Published: Fri, March 09, 2018
Life&Culture | By Rose Hansen

Rare Sumatran Tiger Killed, Mutilated By Villagers Who Believed It Was Shapeshifter

Rare Sumatran Tiger Killed, Mutilated By Villagers Who Believed It Was Shapeshifter

A Sumatran tiger was killed and disembowelled by a remote Indonesian community because villagers thought it was a supernatural creature.

This picture taken on March 4 shows the carcass of a Sumatran tiger hung from a ceiling as villagers gather underneath at Hatupangan village in North Sumatra.

According to the Jakarta Post, superstitious villagers feared it was a "siluman", or shapeshifter, and when officials refused to kill it, the locals took matters into their own hands and made a decision to kill the endangered animal themselves.

A rare Sumatran tiger was speared to death by locals at a rural Indonesian village, despite warnings from authorities to leave it alone. According to the blog, superstitious villagers in the island nation tend to believe many stories about shape-shifters with supernatural powers that can turn into not only tigers but also cats, panthers, dogs and crocodiles.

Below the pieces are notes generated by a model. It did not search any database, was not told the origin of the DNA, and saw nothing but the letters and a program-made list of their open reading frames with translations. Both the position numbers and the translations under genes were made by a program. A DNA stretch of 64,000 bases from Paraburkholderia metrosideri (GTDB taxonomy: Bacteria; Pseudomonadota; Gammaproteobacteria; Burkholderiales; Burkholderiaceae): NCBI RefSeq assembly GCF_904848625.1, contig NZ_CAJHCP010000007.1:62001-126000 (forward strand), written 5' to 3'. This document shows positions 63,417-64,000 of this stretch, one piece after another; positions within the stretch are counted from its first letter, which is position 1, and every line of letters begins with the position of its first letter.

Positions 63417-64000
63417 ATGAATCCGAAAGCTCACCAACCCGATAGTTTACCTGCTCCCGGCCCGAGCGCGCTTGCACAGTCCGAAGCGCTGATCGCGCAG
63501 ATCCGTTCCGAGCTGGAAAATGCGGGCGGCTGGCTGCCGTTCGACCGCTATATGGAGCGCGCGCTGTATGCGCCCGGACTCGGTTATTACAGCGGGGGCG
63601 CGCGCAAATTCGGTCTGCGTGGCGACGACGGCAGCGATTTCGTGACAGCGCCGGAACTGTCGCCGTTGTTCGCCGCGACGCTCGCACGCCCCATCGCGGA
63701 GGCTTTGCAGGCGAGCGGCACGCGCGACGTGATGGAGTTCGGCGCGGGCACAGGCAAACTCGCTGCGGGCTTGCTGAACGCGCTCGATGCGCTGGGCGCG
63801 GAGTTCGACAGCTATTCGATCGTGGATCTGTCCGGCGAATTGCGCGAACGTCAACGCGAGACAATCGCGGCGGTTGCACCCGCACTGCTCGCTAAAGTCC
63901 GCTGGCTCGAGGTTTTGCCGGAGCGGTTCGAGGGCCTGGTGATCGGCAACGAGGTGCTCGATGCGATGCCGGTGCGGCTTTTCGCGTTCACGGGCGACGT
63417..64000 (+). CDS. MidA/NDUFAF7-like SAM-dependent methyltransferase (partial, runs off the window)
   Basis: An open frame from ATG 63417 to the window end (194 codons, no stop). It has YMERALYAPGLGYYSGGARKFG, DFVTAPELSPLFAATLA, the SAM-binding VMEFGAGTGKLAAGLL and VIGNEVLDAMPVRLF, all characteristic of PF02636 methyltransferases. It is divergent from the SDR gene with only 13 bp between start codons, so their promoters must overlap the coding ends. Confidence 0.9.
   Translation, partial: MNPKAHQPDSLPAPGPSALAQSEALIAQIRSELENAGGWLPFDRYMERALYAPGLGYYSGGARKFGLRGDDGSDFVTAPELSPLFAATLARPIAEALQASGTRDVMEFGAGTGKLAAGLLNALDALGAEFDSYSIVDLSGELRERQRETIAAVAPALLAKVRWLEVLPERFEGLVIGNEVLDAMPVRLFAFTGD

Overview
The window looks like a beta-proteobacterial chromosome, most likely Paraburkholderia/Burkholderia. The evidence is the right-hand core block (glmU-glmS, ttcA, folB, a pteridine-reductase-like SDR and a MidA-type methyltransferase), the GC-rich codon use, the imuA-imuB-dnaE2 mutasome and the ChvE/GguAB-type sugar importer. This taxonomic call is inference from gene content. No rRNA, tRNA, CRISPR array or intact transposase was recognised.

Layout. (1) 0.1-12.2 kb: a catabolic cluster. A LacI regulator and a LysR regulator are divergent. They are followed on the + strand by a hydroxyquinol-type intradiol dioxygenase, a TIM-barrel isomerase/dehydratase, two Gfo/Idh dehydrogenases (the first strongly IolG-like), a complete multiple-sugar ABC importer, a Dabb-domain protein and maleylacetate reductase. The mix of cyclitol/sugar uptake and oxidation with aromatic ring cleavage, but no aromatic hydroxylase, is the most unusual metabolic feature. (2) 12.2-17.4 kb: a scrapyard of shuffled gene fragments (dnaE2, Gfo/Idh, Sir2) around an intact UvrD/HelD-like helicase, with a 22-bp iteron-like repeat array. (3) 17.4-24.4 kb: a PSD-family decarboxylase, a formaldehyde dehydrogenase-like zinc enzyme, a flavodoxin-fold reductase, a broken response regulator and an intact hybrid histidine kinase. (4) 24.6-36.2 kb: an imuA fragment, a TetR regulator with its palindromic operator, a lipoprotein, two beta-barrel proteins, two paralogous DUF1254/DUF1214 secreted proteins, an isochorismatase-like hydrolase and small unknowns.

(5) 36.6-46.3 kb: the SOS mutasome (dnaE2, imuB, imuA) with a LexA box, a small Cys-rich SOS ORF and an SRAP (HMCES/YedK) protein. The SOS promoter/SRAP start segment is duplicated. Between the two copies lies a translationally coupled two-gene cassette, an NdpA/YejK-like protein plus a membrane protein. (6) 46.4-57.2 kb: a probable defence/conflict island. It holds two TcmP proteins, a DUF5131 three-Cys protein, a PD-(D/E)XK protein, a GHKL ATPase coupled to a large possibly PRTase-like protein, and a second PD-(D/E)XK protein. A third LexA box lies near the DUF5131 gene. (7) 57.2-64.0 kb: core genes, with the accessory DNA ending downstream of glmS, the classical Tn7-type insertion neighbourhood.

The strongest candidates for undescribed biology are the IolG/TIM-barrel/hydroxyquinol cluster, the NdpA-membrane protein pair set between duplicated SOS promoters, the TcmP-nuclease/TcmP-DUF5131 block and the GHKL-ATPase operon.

"We explained to the villagers that the tiger is a threatened animal, but they did not like the way we handle the case", said a representative of the Natural Resources Protection Agency.

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Hotmauli Sianturi from the Natural Resources Conservation Agency said that conservationists urged the residents not to harm the animal, as a trap has been set to try to catch the tiger.

Presumably, the villagers who killed the endangered Sumatran tiger haven't even seen Supernatural, Grimm, or any of the other popular USA sci-fi shows featuring unusual creatures with special powers.

There are around 600 Sumatran tigers left in the wild.

Reportedly, the tiger was sleeping under a resident's stilt house when the villagers attacked it with a spear. As well as poaching, the IUCN says that a loss of habitat due to expansive new plantations is a major threat to the several hundred extant animals. But despite increased efforts in tiger conservation - including strengthening law enforcement and anti-poaching capacity - a substantial market remains in Sumatra and the rest of Asia for tiger parts and products. In 2015, AFP reported that four men in a village in Indonesia's Aceh province were taken into custody after killing a Sumatran tiger and attempting to sell its body parts.

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